Guard copters return home
Civilian helicopters, which are contracted to fight fires, will take over water drops
Four Oregon National Guard helicopter crews were sent home to Pendleton Thursday evening after spending almost three weeks fighting Southern Oregon's wildfires.
The four-person crews, operating Chinook helicopters fitted with 2,400-gallon buckets, were de-activated because they were replaced by civilian helicopters contracted to fight fires, according to the Oregon National Guard. A fifth will stay on to fight the Sour Biscuit fire burning in southwestern Josephine County.
The crews, which have been here since July 14, have fought all of the region's on-going wildfires, which a longtime Guard pilot called some of the most treacherous he's ever attacked.
These have been some of the toughest flying conditions I've had on fires, that's for sure, said Capt. Sean Pierce, who has flown with the Guard's Chinook firefighting unit since it was created in 1996.
Certainly, these are really aggressive fires. You can't overlook the sheer magnitude of them, Pierce said.
Pierce's Chinook was part of a fleet of water-dropping helicopters that fire commanders have used to quell raucous flames, strengthen fire lines and save homes at the Squire fire near Ruch and the Timbered Rock fire near Trail.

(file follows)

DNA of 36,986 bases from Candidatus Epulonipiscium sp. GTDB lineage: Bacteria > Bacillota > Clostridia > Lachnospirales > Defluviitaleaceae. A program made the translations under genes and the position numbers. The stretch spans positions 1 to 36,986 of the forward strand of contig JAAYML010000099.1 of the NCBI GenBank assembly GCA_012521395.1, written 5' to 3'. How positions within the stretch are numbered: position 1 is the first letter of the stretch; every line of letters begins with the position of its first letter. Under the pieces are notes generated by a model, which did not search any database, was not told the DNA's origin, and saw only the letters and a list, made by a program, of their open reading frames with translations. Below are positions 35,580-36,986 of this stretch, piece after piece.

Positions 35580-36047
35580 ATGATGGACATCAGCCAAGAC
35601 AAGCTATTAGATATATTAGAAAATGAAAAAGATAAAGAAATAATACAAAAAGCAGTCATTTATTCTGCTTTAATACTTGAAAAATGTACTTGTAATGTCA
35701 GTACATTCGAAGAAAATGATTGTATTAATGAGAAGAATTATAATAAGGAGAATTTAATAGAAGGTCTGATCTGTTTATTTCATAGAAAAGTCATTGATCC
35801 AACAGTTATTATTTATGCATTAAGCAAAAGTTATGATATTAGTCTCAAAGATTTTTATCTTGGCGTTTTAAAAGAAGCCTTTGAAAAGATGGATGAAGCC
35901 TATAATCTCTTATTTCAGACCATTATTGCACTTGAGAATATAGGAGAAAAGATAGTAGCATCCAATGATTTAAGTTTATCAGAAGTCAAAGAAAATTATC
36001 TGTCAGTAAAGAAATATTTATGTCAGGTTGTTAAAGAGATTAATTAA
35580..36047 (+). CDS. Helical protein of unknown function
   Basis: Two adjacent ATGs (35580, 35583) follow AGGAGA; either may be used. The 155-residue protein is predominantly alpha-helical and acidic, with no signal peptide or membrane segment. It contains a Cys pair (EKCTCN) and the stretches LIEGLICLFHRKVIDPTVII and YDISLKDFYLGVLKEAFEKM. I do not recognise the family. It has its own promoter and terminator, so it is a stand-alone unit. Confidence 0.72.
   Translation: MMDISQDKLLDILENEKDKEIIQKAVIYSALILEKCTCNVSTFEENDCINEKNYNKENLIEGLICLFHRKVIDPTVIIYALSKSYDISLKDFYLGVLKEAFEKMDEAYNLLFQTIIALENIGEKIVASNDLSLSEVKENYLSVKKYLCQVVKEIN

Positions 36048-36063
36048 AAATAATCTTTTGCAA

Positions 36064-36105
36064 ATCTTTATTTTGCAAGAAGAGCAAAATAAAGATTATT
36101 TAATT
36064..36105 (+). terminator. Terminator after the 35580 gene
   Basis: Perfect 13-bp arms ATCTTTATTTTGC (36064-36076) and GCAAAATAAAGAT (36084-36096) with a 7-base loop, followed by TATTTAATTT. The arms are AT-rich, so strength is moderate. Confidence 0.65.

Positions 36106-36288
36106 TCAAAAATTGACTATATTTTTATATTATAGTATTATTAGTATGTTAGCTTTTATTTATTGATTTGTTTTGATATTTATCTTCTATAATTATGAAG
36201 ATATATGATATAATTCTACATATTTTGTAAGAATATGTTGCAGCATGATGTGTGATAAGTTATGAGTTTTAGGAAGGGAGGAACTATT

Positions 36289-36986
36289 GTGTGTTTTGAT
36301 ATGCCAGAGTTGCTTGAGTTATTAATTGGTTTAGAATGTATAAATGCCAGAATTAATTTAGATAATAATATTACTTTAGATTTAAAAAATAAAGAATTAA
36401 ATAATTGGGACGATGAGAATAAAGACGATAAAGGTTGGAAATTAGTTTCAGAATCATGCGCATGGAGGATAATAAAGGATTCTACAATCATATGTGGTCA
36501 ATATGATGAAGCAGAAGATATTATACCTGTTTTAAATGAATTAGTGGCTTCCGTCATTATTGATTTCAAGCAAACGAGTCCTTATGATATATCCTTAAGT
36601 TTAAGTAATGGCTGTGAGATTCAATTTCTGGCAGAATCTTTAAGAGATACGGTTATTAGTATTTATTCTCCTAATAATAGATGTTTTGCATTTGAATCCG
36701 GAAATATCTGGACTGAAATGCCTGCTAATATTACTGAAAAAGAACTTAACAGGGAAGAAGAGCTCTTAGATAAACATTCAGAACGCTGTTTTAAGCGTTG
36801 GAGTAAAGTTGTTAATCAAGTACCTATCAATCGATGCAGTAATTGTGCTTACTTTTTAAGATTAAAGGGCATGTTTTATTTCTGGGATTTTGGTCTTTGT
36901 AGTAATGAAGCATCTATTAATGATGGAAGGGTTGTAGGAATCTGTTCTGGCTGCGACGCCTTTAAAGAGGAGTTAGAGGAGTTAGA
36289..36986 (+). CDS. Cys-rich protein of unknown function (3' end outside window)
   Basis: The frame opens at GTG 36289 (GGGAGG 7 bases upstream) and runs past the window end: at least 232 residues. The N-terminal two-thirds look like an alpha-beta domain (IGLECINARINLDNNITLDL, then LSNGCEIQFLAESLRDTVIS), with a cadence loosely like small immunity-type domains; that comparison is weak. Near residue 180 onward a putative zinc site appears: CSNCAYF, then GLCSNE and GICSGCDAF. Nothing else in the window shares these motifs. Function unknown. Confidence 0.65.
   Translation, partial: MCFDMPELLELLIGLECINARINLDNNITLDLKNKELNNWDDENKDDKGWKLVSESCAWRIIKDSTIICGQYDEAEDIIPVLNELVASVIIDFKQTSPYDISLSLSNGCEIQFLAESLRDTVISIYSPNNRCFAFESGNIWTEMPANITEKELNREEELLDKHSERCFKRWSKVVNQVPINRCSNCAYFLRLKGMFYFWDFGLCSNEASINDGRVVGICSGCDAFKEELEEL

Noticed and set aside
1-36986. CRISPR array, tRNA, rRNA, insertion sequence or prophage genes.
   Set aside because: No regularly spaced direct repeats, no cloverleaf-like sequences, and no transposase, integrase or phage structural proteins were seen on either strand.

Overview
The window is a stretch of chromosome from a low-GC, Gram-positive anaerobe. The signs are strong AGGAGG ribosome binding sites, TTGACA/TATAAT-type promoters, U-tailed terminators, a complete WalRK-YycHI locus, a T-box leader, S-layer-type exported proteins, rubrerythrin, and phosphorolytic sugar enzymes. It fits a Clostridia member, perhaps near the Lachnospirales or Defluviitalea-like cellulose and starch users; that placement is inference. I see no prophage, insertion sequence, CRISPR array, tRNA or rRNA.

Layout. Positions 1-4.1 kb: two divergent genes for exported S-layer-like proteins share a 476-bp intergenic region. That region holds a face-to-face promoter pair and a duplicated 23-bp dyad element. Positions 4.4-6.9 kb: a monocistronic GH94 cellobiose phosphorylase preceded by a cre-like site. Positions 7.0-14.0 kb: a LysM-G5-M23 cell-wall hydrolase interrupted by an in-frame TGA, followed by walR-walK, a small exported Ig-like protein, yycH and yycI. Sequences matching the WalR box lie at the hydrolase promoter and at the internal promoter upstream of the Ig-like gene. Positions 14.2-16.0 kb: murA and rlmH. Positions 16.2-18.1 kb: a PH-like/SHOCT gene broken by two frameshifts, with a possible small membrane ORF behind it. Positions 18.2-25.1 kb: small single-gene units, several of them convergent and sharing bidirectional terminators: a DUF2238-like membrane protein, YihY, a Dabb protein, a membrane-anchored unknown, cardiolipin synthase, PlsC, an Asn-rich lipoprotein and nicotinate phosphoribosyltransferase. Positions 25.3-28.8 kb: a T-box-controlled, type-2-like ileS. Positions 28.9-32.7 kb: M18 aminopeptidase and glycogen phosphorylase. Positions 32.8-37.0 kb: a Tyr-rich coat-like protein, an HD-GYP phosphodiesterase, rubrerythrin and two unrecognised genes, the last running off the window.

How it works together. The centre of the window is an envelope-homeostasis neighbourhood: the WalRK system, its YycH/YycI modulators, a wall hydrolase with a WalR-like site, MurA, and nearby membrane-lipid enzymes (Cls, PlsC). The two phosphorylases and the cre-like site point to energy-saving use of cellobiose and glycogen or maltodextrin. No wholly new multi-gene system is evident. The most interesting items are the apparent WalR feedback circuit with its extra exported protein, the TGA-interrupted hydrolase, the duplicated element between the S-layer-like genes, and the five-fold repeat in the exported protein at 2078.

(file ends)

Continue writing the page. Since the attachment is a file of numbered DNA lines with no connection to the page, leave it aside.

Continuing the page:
During the hot parts of the day when the fire's starting to make a run, the helicopters keep the fire from running faster than we want it to, said Howard Hunter, an Oregon Department of Forestry spokesman working the Timbered Rock fire.
The helicopters have been very effective at that during both of these fires, Hunter said.
The four crews departed Thursday evening from the air base at Beagle Ranch in Sams Valley.
Pierce, of Pendleton, is the guard's aviation support facilities commander and has flown Chinooks over Oregon wildfires for the past six seasons.
The Chinook is a twin-engine, tandem-rotor helicopter designed for transportation of cargo, troops and weapons. It's about 50 feet long with two 60-foot rotors that leave the entire helicopter spanning about 100 feet.
The helicopters are staffed with a pilot, a co-pilot and two flight engineers ' one who operates all the flight systems and another who operates a bucket attached during firefighting season.
A fifth person sometimes accompanies the crew to monitor the skies when helicopter traffic is congested over a fire, allowing the pilot and co-pilot to focus on flying, said Maj. JefferyJulum, a Guard spokesman in Salem.
The pilots fly toward a designated drop zone until they are virtually overhead of the target, then turn over the controls to the water-bombing engineer.
It's not just the pilot, Pierce said. It's a total crew effort.
Pierce said his crew dropped a daily average of 75,000 to 100,000 gallons of water on area fires.
National Guard firefighting helicopters are considered secondary resources used when contracted airships are unavailable, Pierce said. So Guard crews are taken off fires once similar helicopters become available to fight specific fires, he said.
Reach reporter Mark Freeman at 776-4470, or e-mail